MAGDA: My grandmother would play me classic records from Pavarotti and Donny Hathaway while my parents were away at work, and my father would tell me how he watched Michael Jackson rise to god-like fame in his lifetime when he came home. I was obsessed with the flexibility of pop music and how all of these different artists embraced pieces of it to propel their individual craft. The self-mythology of “making” yourself spoke to me on levels that I was too young to even fully understand until I reached adulthood, moved to Brooklyn and transitioned. From those years of culminating musical and emotional knowledge, Magda was born!
POP NOTES: Your music has elements of electropop, but there’s also sort of an art rock influence to me, if that makes sense? The word that I keep coming back to is “Downtown,” which is a term I associate with bohemians/artists/coolness in general. But that’s just me! How do YOU describe your sound?
MAGDA: Art rock! I love that. I feel like my music will always come attached with a downtown vibe because it’s where I spend the majority of my time. I’m always going to make pop music, but it’s also going to reflect the place I’m at. Whether it be at the club downtown or at a salon on 68th. I’m a pop chameleon!
POP NOTES: Player 1 was produced with Dvnots, another underground artist whose work I enjoy following. How did you two come to work together? Tell me a little about the difference between producing for yourself vs. collabing with another producer.
MAGDA: Working with her was such an organic experience! She sent me over this stem of a few plucky electronic chords and I built an entire demo around it. When she sent back the final track I was shook, BOOTS! So excellent. I penned the lyrics in about an hour. I really love the opportunities I’ve had to work with other producers on this album and a set of fresh eyes on a project can be what pushes your song to the next level. Producing for myself is always more of a challenge, but I can’t help but challenge myself! I want to keep pushing my boundaries as far as they can bend and then some.
POP NOTES: Tell us some non-musical things that inspires your music.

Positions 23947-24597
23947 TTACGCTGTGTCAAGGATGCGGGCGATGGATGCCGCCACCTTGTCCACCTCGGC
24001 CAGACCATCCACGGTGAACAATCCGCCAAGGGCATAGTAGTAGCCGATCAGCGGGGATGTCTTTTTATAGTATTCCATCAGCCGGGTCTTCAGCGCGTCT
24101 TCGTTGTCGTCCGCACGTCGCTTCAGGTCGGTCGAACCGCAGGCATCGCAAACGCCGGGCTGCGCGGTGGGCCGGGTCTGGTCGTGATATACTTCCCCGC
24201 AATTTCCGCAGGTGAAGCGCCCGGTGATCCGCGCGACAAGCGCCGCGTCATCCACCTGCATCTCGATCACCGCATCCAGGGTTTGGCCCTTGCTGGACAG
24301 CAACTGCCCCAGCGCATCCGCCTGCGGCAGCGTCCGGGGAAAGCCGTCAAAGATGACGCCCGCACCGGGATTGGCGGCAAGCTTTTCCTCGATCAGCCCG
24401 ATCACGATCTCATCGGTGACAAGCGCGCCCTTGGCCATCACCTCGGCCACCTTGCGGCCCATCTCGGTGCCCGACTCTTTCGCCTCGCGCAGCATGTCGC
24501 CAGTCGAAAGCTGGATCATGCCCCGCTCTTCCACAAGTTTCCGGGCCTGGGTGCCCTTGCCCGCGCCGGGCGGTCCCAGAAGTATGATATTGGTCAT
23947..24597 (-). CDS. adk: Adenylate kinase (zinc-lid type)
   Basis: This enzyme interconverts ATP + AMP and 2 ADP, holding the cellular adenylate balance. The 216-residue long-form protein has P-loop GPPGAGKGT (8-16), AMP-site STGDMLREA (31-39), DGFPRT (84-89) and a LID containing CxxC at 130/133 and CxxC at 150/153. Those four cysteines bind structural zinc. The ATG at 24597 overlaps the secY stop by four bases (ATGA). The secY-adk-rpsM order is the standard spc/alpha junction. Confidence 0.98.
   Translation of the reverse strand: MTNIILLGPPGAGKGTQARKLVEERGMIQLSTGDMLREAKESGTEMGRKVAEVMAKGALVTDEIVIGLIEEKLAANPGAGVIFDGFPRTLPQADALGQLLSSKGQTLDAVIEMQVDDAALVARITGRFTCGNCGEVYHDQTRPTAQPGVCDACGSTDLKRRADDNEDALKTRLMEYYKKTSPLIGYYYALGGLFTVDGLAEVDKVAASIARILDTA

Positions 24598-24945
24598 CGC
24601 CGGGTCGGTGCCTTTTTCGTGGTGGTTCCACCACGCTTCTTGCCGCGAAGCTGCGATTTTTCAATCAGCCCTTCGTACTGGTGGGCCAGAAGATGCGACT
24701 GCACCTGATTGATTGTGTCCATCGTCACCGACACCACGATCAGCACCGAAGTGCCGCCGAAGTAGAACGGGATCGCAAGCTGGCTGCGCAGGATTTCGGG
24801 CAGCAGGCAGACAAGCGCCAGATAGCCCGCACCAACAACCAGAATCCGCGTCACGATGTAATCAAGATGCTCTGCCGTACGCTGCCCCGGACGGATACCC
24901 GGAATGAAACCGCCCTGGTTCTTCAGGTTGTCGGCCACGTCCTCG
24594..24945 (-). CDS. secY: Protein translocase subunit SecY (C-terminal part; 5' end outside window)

MAGDA: Fashion. Photography. LGBT history. Glamorous, fearless people. Gianni Versace, Lee Alexander McQueen, Candy Darling, Octavia Saint Laurent, Richard Avedon, Connie Fleming, Amanda Lepore, Patrick Kelly, Andy Warhol. People who pushed the envelope without being asked.
POP NOTES: Who are your dream collaborators?
A: My dream celebrity collab would DEFINITELY be with Lady Gaga or Rihanna. Their power as pop culture mavens and industry legends is what breathes fire into my soul! As far as underground artists, I would love to collaborate with Slayyyter or Namasenda! They’re dope.
POP NOTES: Okay, let’s say I am putting you on my fantasy underground pop compilation that will define the scene and introduce your music to the masses. Which song of yours should I choose to include??
MAGDA: Oh wow… well if I had to choose, Evangeliion, The Zone, and Player 1 would be my underground pop playlist essentials! The stark contrast in production across each track defines where I think my sound is at so far.
POP NOTES: Okay, fine–I’ll add all three lol! I know you are a huge fan of Lady Gaga, as am I of course. Can you tell me your favorite unreleased Gaga song of all time?
MAGDA: It’s a toss up between Brooklyn Nights and Stache. Long live ARTPOP!!
POP NOTES: Here, Here! Besides fame and money (obviously lol!), what is something you hope to accomplish through your music?
MAGDA: I want my music to help people to get back in touch with themselves. This journey has been one of self-realization for me and it’s highly reflected in the music. I hope, through sharing my experience through music, people can start on a journey of their own.
POP NOTES: Tell us what we can expect next, and where can we find you online!
MAGDA: My debut album, “Evangeliion,” is dropping on August 23rd! So excited to share my first full-length with everyone. Also planning a video for one of the singles from the album, but I won’t tell which! Gotta keep you all guessing a little bit. Merch also coming soon! Magda coutures for your nerve! You can find me @BookOfMagda on Twitter and Instagram for updates.
Pop Notes is written + reported by @bunnymorgana_ for Ersa Magazine.
POP NOTES is a series exploring the emerging universe of underground electronic pop music. Rather than try to name this musical ecosystem or define what it means in terms of genre or substance, Pop Notes will be profiling the many art stars that make up the vanguard of this exciting new wave of pop, in order to render a picture of this digital movement in its own terms. Like punk, rave, electroclash, and bloghouse before them, this is a scene bursting at the seams with a reality-warping diy energy that is undeniable, addictive, and seemingly poised for world dominance(??). Stay tuned for more profiles of exciting artists emanating from the online pop scene!